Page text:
Spinal cord injury models in non human primates: Are lesions created by sharp instruments relevant to human injuries?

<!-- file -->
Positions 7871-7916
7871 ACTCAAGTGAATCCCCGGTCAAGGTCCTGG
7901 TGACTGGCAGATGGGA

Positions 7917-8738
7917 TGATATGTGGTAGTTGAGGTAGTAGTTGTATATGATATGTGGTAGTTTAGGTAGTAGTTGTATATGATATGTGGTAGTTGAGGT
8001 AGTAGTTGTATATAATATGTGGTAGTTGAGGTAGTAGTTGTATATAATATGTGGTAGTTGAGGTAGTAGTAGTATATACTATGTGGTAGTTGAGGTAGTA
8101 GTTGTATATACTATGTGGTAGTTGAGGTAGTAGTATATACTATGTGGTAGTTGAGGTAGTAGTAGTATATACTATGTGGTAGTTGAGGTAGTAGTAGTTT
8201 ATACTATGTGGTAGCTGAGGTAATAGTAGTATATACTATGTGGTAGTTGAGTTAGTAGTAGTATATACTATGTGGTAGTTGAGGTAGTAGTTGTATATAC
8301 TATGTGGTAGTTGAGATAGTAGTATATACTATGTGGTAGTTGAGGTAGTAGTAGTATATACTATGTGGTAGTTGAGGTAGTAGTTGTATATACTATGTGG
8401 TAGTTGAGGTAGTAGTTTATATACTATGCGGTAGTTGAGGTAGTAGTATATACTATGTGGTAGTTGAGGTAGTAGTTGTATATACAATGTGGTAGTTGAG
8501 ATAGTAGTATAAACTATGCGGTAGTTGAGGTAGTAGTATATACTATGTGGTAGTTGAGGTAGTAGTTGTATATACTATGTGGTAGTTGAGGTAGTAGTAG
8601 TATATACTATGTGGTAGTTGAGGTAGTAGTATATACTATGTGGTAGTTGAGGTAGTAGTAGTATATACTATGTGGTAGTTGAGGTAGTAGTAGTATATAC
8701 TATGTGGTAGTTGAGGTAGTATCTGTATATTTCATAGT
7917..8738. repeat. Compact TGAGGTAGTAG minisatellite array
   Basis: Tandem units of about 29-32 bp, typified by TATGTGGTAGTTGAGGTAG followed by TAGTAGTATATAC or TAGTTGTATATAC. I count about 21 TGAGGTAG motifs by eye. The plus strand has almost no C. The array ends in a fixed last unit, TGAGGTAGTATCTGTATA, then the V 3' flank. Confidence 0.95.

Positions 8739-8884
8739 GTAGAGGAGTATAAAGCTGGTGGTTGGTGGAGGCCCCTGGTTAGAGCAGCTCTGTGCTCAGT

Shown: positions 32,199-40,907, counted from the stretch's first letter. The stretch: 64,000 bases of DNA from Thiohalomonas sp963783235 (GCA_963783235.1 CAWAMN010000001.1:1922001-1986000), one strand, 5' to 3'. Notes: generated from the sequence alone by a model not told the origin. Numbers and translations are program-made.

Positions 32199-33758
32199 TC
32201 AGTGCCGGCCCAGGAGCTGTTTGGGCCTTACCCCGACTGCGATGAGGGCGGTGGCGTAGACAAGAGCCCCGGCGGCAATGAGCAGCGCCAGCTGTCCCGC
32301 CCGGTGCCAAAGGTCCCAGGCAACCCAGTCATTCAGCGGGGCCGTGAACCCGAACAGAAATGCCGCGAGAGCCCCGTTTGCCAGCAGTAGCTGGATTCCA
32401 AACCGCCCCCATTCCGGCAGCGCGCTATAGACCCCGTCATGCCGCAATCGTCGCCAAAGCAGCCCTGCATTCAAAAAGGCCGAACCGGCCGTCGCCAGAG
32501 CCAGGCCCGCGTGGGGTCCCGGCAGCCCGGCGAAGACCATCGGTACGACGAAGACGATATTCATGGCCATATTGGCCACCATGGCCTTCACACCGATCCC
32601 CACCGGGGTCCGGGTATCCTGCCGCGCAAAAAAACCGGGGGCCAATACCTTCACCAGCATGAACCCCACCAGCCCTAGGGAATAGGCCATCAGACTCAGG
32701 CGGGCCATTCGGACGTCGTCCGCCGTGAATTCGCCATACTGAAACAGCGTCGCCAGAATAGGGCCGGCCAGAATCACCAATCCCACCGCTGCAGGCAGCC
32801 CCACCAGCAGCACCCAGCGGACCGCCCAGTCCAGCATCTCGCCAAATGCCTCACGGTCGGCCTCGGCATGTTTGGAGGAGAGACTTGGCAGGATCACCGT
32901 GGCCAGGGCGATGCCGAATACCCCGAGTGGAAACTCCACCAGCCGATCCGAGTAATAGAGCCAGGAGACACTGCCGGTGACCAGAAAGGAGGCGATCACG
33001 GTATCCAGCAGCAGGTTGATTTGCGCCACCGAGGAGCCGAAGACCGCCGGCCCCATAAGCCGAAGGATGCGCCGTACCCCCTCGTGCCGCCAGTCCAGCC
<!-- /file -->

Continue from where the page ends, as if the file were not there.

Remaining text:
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The worldwide incidence of traumatic spinal cord injury (SCI) is approximated at 180,000 new cases per year. Experiments using nonhuman primates (NHP) are often used to replicate the human condition in order to advance the understanding of SCI and to assist in the development of new treatments. Experimental spinal cord lesions in NHP have been created by a number of methods including blunt trauma, epidural balloons, circumferential cuffs, and dropping a precision weight over the spinal cord. As well, experimental lesions have been created with sharp instruments after opening the dura mater. However, spinal cord lesions that are created with a sharp instrument in NHP experiments may not replicate the clinical and pathological features of human spinal cord injury. Researchers should recognize the challenges associated with making clinical inferences in human SCIs based on NHP experiments that created experimental lesions with a sharp surgical instrument.
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